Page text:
Disability coverage is an often overlooked, but important, type of insurance. The average worker has a 30 percent chance of being disabled during his/her career. Could you live on your existing investments if you are unable to work? Some employers offer group disability insurance which often pays 60 to 70 percent of your current work income. That’s a treat! Be sure you understand the policy provisions, including the definition of disability (very tricky), the elimination and benefit periods, and inflation protection. Not all employers offer disability insurance. So, if you have it and then change jobs, you might need to purchase an individual policy, and that can be expensive.

Summary

When that benefit packet hits your inbox, don’t automatically enroll in what you had last year. Your needs change as do the benefit plans. Take full advantage of employer benefits, but don’t overlook a need to supplement with personally owned coverage where necessary. Benefits should be a treat basket, not a bag full of tricks!

Meredith Carbrey, CFP, is a Senior Wealth Advisor with Bedel Financial Consulting, Inc., a wealth management firm located in Indianapolis. For more information, visit their website at bedelfinancial.com or email Meredith.

  • Perspectives

    • Expand Your Workforce to Include The Deaf Community

      While there are arguably many minority groups that are grossly underutilized in the workforce, I’d wager that most people do not consider the Deaf community when thinking about diversity and inclusion strategies. The Deaf community shares a unique culture that is closely networked, but few employers know how to tap into this community, which comprises 10 percent of the population. In fact, many people probably see barriers for the Deaf community when it comes to employment...

    More

Subscribe

Name:
Company Name:
Email:
Confirm Email:
HTML
INside Edge
Morning Briefing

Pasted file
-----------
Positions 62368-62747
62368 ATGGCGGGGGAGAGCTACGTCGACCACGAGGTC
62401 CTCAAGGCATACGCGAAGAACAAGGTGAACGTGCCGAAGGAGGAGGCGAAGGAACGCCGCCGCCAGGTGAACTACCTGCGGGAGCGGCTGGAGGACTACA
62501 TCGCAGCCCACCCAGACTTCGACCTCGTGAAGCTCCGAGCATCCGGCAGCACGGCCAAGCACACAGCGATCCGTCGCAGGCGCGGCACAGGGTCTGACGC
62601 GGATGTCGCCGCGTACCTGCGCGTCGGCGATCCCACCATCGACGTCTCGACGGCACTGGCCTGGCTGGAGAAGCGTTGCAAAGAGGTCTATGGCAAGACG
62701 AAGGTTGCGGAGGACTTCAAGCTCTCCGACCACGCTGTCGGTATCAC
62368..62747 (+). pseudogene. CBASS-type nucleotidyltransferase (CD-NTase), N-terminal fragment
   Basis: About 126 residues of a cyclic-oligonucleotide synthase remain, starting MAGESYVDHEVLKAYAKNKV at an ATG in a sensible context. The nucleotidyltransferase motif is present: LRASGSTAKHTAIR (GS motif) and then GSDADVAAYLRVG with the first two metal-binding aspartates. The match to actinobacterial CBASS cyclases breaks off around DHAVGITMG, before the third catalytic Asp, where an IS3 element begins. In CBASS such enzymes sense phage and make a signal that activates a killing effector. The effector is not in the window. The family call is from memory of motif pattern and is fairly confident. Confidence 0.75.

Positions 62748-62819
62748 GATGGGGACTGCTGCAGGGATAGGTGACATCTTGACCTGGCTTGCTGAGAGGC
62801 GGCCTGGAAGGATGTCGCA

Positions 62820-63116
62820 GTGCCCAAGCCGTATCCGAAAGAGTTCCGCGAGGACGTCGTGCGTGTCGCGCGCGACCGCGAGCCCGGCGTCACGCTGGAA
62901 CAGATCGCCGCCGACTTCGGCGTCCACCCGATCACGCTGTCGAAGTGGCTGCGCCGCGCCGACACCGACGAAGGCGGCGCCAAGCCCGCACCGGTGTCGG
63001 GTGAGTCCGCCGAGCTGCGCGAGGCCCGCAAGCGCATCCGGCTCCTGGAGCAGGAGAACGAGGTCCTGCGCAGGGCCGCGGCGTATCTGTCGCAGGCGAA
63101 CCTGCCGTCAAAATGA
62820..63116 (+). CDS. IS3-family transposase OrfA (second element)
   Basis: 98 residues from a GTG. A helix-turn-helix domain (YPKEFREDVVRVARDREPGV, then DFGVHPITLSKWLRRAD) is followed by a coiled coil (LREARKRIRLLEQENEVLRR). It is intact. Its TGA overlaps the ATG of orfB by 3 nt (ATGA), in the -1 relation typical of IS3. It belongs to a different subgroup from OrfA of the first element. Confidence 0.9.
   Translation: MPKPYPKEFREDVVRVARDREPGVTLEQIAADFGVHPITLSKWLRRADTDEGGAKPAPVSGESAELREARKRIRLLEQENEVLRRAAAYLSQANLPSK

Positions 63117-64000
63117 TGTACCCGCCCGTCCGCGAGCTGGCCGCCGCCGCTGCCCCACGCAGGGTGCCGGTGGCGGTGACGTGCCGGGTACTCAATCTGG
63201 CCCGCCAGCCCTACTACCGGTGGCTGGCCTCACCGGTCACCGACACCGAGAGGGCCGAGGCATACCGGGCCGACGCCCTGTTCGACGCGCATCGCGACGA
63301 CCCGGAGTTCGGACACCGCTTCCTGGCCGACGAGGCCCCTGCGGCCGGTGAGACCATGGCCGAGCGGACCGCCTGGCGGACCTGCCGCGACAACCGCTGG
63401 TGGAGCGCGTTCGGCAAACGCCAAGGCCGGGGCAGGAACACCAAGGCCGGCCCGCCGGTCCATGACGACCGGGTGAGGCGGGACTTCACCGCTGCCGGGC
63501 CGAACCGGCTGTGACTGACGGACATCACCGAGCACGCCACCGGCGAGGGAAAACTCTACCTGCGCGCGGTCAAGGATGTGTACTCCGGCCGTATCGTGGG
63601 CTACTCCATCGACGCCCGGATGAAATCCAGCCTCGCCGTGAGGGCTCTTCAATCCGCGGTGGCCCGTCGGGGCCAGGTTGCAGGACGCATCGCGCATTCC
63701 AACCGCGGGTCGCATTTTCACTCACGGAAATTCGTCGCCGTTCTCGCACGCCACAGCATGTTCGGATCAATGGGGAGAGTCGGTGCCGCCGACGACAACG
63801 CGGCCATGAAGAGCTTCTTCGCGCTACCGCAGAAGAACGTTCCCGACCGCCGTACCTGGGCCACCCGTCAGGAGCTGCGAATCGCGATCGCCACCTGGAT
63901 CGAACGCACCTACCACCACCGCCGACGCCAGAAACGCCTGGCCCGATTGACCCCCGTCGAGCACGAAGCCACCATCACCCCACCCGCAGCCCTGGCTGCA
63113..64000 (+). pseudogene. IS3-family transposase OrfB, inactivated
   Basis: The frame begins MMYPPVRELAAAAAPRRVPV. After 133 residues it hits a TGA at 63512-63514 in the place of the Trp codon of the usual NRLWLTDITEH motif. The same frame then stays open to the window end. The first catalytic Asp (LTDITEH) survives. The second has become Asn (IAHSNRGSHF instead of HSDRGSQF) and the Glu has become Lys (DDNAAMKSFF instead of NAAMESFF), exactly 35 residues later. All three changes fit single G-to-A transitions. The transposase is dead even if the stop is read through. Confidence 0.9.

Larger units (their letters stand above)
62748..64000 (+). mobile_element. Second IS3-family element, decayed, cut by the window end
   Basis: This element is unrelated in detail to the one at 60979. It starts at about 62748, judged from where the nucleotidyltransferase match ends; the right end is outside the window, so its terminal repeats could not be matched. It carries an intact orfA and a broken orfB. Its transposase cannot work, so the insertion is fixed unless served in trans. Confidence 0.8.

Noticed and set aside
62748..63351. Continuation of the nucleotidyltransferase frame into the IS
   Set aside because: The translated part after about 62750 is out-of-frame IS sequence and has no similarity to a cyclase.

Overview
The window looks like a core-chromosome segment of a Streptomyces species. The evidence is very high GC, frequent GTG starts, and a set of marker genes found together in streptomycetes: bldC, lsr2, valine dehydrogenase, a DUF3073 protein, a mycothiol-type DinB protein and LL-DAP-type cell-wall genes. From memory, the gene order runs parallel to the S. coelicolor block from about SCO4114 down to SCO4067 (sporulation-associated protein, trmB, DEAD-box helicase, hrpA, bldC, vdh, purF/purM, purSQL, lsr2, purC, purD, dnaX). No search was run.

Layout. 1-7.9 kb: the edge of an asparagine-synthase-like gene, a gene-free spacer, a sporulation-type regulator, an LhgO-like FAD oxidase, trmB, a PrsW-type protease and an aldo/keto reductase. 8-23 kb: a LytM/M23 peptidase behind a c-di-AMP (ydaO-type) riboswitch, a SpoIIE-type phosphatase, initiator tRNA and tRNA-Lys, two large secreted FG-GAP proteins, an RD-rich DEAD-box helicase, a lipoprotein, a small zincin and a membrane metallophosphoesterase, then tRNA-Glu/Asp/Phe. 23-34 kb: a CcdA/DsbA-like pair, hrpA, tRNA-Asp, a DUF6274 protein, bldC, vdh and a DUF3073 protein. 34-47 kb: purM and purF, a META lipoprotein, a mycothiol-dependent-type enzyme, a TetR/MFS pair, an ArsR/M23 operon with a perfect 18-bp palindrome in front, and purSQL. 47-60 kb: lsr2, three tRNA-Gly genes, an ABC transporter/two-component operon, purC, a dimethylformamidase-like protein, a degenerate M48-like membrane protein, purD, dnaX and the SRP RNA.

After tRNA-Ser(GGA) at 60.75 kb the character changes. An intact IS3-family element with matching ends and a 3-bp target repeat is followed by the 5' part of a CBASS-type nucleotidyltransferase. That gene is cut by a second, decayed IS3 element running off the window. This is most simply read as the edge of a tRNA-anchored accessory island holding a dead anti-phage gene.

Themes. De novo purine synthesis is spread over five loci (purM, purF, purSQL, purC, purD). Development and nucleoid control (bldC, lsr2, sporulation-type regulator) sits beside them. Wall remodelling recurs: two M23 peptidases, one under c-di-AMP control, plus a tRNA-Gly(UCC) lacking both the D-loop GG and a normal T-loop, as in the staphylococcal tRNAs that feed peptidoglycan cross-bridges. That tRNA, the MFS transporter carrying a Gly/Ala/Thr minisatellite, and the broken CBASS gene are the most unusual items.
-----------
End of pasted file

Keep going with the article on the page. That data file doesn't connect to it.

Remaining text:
BigWigs & New Gigs
Life Sciences Indiana
Indiana Connections
INPower
Subscribe
Unsubscribe

Events



  • Most Popular Stories

    • Mike Strohl and Rob Pruitt

      500 Festival Names Board Officers

      The Indianapolis-based 500 Festival has elected officers for its 2018-2019 board of directors. The nonprofit says Mike Strohl, chief customer officer for Citizens Energy Group, will serve as chairman of the board. Strohl previously served as vice chairman of the board for the 500 Festival. Chief Executive Officer Bob Bryant says Strohl's leadership and relational approach to the nonprofit's mission has been "exemplary."

    • The Union Club Hotel was built in 1929. (photo courtesy of Purdue University)

      $30M Gift to Fund Purdue Hotel Renovation

      Purdue University says it plans to use a $30 million gift to transform an existing building into a world-class hotel. The gift from Bruce White, a Purdue alumnus and former trustee, his wife Beth, and the Dean and Barbara White Foundation, will fund the renovation of the Union Club Hotel, which will also serve as a laboratory learning environment for students. The university says the renovations will feature upgrades in furnishings, fixtures, and amenities for the hotel, as well as a...
    • Cottongim Joins Taft’s Municipal And Legislative Team

      Taft Stettinius & Hollister LLP has added Ann Cottongim as director of municipal and legislative relations. In this role, she will direct the firm's objectives involving local and state government affairs by maintaining and nurturing relationships with municipal, county and state officials. She previously served as deputy director and CFO of Aim (Accelerate Indiana Municipalities, formerly known as Indiana Association of Cities and Towns (IACT)).

    • Indiana Sports Corp. Hires Two

      Indiana Sports Corp has named Sandy Bryant-Willis chief talent officer. She spent the last 15 years at Eli Lilly and Co. Also, Sam Elmore has been hired as business development manager. He previously worked for Pacers Sports and Entertainment in several sales roles since 2008.

    • Indiana Emergency Response Names Award Winners

      The Indiana Emergency Response Conference has presented its annual awards, honoring the best and brightest among Indiana first responders and public safety officials. The IERC serves as the annual gathering for firefighters, emergency medical services, law enforcement, emergency management agencies, hazardous materials professionals, special operations personnel and telecommunicators.